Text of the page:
By Jason Bader
Managing Partner, The Distribution Team
I was always taught that the responsibility of a manager, or a good leader, is to make people better than they were when you got them. I was supposed to prepare them for the challenges ahead. Enhancing their set of skills, whether directly related to the business or not, was just part of the deal. Sure, this approach requires a little more work but the caliber of employee is so much better. They thrive while working on your team and appreciate your efforts when they move on. Sometimes that reward is enough.
Your thoughts on the approach depend on the type of leader you are. In the 1960s, Douglas McGregor of MIT spent a great deal of time studying motivation and leadership. During this course of study, he came up with the Theory X and Theory Y styles of management concerning how supervisors viewed their employees. A Theory X manager inherently believes that employees are not to be trusted and will avoid work if not monitored or incentivized. The Theory Y manager believes that employees have an interest in their work and if given the opportunity, they will seek out new challenges to better themselves and the company.
What McGregor found was that the type of manager an employee worked for greatly influenced his or her behavior and motivation.
The employee under the Theory X manager became less productive and required more supervision, while the employee under the Theory Y manager became more self-directed. Essentially, a large part of developing the skills of your employees comes back to your leadership.
Assuming that we’re all striving to be more of a Theory Y leader, one of the core tenants in getting employees interested in their development is getting them to see the big picture. Those of you who have read my articles in the past know that I am a proponent of sharing financials. I believe that this is one of the best ways to make people feel like they are part of an organization. Why should they try to get better if they don’t have a good sense of the organization’s health or progress? Beyond the financials, many employees don’t know the structure of the company or truly understand how their company adds value to the market. In a small company, this is simple to communicate but becomes more difficult as the business grows.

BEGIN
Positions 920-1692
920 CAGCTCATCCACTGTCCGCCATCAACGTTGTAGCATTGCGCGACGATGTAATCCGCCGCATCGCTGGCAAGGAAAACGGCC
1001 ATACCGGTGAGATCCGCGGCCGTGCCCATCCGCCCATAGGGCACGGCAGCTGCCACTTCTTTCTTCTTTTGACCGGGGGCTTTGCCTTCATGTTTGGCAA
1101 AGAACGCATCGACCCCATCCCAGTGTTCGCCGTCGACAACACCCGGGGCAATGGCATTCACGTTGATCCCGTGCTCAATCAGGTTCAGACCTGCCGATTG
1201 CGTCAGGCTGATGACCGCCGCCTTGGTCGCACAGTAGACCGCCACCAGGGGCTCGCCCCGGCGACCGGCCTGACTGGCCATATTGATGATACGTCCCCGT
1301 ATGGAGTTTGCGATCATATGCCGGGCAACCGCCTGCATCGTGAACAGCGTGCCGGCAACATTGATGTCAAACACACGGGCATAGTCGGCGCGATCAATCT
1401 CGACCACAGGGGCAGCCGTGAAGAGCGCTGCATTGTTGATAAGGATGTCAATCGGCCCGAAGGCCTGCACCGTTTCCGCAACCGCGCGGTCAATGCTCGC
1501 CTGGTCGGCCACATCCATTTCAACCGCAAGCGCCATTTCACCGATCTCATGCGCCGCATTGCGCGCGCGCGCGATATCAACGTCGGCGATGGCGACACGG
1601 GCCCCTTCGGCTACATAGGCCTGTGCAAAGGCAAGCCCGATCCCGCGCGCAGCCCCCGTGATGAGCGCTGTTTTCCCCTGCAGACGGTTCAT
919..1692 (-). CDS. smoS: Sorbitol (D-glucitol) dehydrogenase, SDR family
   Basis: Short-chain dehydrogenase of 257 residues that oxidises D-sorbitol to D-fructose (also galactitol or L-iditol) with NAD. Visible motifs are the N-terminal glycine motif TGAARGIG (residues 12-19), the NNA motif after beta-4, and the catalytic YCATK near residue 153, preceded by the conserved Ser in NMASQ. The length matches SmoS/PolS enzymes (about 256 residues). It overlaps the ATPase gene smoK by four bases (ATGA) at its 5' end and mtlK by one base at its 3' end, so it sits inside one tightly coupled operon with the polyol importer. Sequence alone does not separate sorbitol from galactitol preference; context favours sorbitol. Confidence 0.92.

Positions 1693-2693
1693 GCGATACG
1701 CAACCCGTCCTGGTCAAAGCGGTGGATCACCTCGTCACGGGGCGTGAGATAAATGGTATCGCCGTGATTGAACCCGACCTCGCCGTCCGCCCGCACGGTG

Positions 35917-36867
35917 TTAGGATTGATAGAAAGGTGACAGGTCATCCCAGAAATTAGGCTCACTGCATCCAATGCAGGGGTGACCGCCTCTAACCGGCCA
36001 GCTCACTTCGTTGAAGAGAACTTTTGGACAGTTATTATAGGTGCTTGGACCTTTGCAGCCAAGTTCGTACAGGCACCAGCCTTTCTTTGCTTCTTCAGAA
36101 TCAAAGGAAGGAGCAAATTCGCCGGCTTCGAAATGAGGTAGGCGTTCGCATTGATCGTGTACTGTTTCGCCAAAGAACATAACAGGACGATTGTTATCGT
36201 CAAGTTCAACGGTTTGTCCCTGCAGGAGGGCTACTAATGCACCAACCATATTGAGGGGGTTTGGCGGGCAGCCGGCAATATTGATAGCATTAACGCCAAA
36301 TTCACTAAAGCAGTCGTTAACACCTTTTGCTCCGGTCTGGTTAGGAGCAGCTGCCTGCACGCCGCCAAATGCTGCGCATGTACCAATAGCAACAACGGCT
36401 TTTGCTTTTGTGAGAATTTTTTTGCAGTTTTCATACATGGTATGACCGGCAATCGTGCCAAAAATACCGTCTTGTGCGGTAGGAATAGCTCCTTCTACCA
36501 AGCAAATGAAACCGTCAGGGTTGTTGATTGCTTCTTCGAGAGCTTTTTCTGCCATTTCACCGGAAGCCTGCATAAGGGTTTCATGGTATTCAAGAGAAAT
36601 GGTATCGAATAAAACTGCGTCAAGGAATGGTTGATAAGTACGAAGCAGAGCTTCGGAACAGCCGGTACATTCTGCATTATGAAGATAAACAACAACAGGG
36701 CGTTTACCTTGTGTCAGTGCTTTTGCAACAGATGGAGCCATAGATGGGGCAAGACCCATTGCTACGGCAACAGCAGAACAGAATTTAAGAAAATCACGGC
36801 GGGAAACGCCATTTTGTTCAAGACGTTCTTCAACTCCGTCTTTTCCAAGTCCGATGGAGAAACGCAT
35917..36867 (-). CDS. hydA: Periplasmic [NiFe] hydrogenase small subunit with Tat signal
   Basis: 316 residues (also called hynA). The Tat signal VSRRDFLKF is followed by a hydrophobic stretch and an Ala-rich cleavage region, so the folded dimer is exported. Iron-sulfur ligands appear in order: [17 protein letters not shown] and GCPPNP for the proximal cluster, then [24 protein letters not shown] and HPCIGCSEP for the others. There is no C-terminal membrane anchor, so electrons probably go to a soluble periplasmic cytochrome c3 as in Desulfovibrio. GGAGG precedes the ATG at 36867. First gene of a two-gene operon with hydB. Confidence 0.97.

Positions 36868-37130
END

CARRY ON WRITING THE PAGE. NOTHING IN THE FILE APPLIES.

Once team members feel like they are part of the bigger picture, you can turn the discussion into their individual contribution. Where do they fit into the bigger scheme? This is where I like to introduce the concept of the internal customer. When we talk about the term customer, most of our employees think of someone located outside of our four walls. In sales, we are critically focused on the external customer. In operations, the focus shifts to an internal customer. The internal customer is the next person in line during a process. For example, the internal customer of the person who puts stock on the shelf is the order picker. The manner in which the shelf stocker performs their role has a direct impact on the picker’s ability to complete their task to a high degree of efficiency. An interest in personal development occurs when employees know how their actions affect the whole.